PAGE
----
We are excited to share that you can now send exception information from your Elixir applications to Honeybadger! installation and configuration are very straight forward so we're only going to look at how you use the Honeybadger package.

Let's dive in and see how easy this is to get set up.

Phoenix Applications

There are many things to like about Phoenix but one of the very best is that core to Phoenix's design is staying close to the Plug virtue of functions. Since Phoenix is so close to Plug, we can easily notify Honeybadger of any exceptions in your Phoenix application's web requests. Just use   the Honeybadger.Plug   module in your Phoenix application's router and you're done!

defmodule MyApp.Router do
  use MyApp.Web, :router
  use Honeybadger.Plug

  pipeline :browser do
    ...
  end

  pipeline :api do
    ...
  end
end

For debugging and customer experience purposes it can also be really helpful to send extra information about the request along with the exception. We provide the Honeybadger.context/1   function to accomplish this. A great technique is to add a plug   function that sets up the context for a request.

# in your application's router
plug :set_honeybadger_context

def set_honeybadger_context(conn, opts) do
  user_id = current_user(conn)
  context = %{user_id: user_id, account: user.account_id}

  Honeybadger.context(context)
  conn
end

OTP Processes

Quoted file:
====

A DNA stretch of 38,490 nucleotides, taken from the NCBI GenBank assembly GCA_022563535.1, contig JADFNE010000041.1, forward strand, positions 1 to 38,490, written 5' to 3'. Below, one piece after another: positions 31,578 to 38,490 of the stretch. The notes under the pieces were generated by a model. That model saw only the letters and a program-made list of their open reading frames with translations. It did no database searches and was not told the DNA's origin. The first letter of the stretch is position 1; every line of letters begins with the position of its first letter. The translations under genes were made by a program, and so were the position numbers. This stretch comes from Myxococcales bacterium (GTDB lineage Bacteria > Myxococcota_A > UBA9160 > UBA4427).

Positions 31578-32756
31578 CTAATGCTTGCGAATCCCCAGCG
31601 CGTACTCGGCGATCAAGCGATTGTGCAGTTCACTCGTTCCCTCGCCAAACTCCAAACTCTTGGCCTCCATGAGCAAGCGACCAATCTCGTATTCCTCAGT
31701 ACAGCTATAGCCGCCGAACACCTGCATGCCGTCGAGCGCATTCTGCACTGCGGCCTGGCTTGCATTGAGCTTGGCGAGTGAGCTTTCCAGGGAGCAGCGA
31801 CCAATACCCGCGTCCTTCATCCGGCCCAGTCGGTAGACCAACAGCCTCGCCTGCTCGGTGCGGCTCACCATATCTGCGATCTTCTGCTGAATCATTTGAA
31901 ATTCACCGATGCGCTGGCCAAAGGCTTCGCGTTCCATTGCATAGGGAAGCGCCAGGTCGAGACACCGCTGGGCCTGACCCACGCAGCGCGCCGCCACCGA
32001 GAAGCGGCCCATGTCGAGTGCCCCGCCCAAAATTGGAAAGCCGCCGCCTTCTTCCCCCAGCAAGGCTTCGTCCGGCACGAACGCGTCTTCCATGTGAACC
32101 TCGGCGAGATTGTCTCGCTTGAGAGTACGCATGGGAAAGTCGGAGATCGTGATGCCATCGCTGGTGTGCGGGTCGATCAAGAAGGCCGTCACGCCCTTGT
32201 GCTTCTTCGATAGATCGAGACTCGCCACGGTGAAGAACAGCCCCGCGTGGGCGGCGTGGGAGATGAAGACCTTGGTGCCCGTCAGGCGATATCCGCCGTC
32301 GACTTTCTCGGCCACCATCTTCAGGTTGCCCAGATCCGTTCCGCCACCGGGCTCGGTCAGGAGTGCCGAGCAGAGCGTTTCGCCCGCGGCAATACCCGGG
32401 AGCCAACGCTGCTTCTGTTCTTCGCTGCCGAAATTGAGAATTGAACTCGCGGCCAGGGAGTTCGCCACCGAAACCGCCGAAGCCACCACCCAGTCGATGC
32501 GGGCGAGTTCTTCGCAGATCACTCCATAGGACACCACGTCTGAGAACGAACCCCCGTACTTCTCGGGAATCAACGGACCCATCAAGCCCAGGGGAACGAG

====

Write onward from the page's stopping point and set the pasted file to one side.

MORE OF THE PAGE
Sometimes we have work that needs to be done outside of the web process so that we can return a response as fast as possible. Examples of this are sending email or updating third party APIs. If you follow the guidelines of OTP architecture then Honeybadger rewards you.

Any process that conforms to SASL error reporting requirements and crashes will send an error message to the logger. Examples of these process types are GenServers, GenEvents, Supervisors, and any processes spawned using proc_lib   such as Tasks. This will be nearly all of the processes you have in any given application.

Simply set use_logger   to true when configuring Honeybadger and we will automatically take care of notifying Honeybadger of these crashes.

Manual Error Handling

While Elixir users inherit the Let It Crash mantra from our Erlang ancestors, the often untold, unsexy part of this is that we need to observe, understand and react to how our applications fail.

Sometimes we have critical code paths that need to succeed. If they don't, we need to know why. You can manually call Honeybadger.notify   to support these cases.

require Honeybadger

try do
  File.read!("i_dont_exist")
rescue
  ex ->
    context = %{user_id: 1}
    Honeybadger.notify(ex, context)
end

As a side note, the reason you need to require   the Honeybadger module before calling Honeybadger.notify   is because this function is actually a macro. With the power of a macro we can wipe away the function calls to notify in environments that you aren't interested in having exception tracking, such as test and development. Pretty cool, eh?!

Conclusion

At ElixirConf Europe Michael Schäfermeyer gave an excellent talk on using Elixir in a high scale web application. One of the key takeaways from that talk for me was that Elixir is missing some of the tools we might be accustomed to in other languages. We hope that by supporting exception tracking for Elixir applications we are doing our part to help get the Elixir community one step closer.